The management of academic workloads: Social and technical dynamics
Barrett, LC 2007, The management of academic workloads: Social and technical dynamics , PhD thesis, Salford : University of Salford.
Restricted to Repository staff only until 31 July 2016.
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The focus for this thesis has been on the management of academic workloads, stimulated by surveys highlighting high levels of stress in the sector. To get some appreciation of the subject and its context a literature synthesis was conducted revealing that the subject has received little critical attention. As a consequence the research methodology involved theory building, rather than hypothesis testing, and Grounded Theory has been used for this. Case studies were conducted in eight diverse universities involving interviews of a range of staff in each. Two non-educational case studies were also carried to get wider insights into potential approaches. In all fiftynine interviews were conducted. Case and cross case analyses were carried out on particular aspects, these were then mapped, using cognitive mapping, to give a visual representation of the relationships at work. A second more focused literature synthesis was carried out to widen understanding of the findings and from there an initial model was developed for workload allocation processes. This model was re-examined using the case study material and through a further longitudinal case study. Conclusions were then drawn, highlighting contributions to theory, practice, and methodology, together with recommendations for future work. The main elements of the findings are that practice in the sector varies considerably between and within UK universities, but that drawing on the elements of good practice seen it has been possible to propose the features of a broad, generic approach. This approach stresses the importance of both the social and technical aspects of the issue and the necessity of actively addressing the reciprocal relationships between individual, department and university levels.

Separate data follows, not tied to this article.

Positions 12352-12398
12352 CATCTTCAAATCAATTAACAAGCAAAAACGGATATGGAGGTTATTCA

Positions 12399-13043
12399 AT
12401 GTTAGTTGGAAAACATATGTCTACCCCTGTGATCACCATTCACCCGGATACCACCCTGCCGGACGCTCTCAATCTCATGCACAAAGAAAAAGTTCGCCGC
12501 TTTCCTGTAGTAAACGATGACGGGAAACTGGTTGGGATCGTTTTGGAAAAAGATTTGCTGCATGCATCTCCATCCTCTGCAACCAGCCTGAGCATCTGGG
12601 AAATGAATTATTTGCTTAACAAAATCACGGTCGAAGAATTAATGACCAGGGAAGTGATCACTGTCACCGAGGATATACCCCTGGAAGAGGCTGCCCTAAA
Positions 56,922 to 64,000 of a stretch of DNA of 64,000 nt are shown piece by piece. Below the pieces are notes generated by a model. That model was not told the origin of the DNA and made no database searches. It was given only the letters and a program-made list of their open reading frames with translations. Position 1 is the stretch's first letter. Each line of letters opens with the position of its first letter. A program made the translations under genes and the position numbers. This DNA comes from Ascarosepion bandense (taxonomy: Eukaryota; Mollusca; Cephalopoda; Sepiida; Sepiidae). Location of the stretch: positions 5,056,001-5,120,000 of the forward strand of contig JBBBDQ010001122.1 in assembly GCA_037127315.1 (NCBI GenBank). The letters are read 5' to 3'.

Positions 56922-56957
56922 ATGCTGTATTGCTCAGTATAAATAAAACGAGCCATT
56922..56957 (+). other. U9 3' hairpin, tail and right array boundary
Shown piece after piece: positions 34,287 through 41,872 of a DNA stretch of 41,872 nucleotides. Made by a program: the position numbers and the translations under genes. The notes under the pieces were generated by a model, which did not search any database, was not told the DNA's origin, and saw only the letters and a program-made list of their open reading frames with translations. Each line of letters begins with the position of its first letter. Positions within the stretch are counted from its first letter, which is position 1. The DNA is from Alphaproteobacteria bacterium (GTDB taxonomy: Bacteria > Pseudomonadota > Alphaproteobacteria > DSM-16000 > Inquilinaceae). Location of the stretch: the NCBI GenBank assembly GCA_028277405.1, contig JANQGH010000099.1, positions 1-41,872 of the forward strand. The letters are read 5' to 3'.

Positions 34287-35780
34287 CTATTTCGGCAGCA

|Item Type:||Thesis (PhD)|
|Contributors:||Barrett, PS (Supervisor) and Aouad, G (Supervisor)|
|Schools:||Schools > School of the Built Environment
Schools > School of the Built Environment > Centre for Built Environment Sustainability and Transformation (BEST)
|Depositing User:||Institutional Repository|
|Date Deposited:||03 Oct 2012 13:34|
|Last Modified:||29 Oct 2015 01:15|
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